International arbitration—key differences between international and domestic arbitration
International arbitration—key differences between international and domestic arbitration

The following Arbitration guidance note provides comprehensive and up to date legal information covering:

  • International arbitration—key differences between international and domestic arbitration
  • What makes an arbitration domestic or international?
  • Why distinguish between domestic and international arbitration?
  • Local or domestic arbitration laws
  • The New York Convention

In many jurisdictions, there are relatively few substantive differences between pursuing international arbitration or domestic arbitration proceedings. This Practice Note identifies when differences may arise and considers the impact of such differences on the conduct of the arbitration.

You may also be interested in Practice Notes: Arbitration—an introduction to the key features of arbitration, Institutional arbitration—an introduction to the key features of institutional arbitration, Ad hoc arbitration—an introduction to the key features of ad hoc arbitration and International arbitration—an introduction to the key features of international arbitration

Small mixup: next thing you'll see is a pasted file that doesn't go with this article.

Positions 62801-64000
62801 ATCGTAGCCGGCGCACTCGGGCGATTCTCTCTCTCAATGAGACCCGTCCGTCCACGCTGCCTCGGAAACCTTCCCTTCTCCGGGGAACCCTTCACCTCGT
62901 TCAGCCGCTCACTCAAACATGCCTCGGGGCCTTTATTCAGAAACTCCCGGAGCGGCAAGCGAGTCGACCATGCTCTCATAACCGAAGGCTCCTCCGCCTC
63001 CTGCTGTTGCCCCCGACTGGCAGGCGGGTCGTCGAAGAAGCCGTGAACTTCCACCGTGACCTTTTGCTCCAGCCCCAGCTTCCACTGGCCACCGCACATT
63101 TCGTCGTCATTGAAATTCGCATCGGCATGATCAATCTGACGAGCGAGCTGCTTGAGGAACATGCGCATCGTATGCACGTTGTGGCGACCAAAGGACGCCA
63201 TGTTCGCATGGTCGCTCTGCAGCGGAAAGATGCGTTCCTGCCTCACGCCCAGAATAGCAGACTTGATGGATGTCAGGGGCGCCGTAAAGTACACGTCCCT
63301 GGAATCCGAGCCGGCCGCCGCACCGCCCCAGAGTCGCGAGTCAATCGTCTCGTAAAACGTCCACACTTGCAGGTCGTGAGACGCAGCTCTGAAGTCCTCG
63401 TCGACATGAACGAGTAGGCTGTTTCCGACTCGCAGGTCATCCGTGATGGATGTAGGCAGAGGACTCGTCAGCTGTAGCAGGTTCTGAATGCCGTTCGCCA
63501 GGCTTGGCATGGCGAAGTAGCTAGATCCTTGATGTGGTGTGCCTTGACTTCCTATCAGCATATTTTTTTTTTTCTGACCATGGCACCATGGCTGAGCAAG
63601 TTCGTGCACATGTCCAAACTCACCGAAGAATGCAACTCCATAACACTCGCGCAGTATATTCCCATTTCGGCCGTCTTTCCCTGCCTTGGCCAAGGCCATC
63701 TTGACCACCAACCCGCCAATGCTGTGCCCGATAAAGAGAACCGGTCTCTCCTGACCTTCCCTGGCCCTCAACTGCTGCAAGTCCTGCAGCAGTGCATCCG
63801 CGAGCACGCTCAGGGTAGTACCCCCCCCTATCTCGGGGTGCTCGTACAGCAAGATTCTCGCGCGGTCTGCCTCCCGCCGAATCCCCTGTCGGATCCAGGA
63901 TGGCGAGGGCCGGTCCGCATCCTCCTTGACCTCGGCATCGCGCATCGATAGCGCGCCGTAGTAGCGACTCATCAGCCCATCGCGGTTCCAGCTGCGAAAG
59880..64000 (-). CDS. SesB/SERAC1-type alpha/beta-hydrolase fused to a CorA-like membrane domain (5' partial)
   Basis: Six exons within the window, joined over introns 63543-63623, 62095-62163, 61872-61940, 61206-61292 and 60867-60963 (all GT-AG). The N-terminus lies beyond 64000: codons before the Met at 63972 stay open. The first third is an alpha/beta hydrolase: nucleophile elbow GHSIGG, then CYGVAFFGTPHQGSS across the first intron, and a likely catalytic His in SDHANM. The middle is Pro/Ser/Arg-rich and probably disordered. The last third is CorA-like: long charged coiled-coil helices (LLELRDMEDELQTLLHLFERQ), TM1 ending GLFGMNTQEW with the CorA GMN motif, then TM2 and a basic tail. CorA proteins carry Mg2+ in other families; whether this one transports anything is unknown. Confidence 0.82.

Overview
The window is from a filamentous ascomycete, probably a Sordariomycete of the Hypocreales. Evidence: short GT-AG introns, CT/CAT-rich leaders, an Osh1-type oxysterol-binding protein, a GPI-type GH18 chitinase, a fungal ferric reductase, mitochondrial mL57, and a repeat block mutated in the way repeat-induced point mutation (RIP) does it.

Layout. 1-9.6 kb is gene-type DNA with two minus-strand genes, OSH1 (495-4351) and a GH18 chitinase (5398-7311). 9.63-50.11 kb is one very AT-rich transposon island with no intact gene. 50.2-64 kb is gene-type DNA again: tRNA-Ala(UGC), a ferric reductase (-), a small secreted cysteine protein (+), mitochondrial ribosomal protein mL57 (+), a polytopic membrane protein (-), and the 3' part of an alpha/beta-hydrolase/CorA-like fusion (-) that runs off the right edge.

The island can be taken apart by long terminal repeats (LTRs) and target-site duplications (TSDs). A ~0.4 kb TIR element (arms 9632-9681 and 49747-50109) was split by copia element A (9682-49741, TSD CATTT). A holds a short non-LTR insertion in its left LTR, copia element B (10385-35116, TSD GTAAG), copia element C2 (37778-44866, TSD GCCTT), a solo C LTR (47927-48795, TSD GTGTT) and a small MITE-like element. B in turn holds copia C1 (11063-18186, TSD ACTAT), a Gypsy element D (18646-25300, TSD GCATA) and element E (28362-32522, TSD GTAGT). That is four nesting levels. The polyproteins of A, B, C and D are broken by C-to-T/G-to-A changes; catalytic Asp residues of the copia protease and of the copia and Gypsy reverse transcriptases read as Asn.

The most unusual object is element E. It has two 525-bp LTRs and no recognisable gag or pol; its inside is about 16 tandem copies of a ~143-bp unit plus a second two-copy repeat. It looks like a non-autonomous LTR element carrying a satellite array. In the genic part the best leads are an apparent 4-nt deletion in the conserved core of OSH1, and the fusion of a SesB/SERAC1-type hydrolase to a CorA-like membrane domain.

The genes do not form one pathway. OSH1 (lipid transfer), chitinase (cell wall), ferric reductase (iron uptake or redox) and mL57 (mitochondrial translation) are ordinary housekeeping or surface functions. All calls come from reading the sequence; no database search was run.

What makes an arbitration domestic or international?

A domestic arbitration is one concerned with purely national or domestic issues. This means, in general terms, that all aspects of the arbitration proceedings are related to a single jurisdiction. For example, the nationality of the parties, the governing law of the contract, the place of performance of the contract and the facts giving rise to the dispute will all relate to the same jurisdiction.

An international arbitration, on the other hand, will reach beyond the borders of a single jurisdiction. Broadly speaking, the domestic laws of different jurisdictions adopt one of three different approaches to determining whether an arbitration is truly international:

  1. the nature of the dispute approach—the arbitration is considered international if the dispute concerns cross-border commercial activity

  2. the party nationality approach—the arbitration is considered international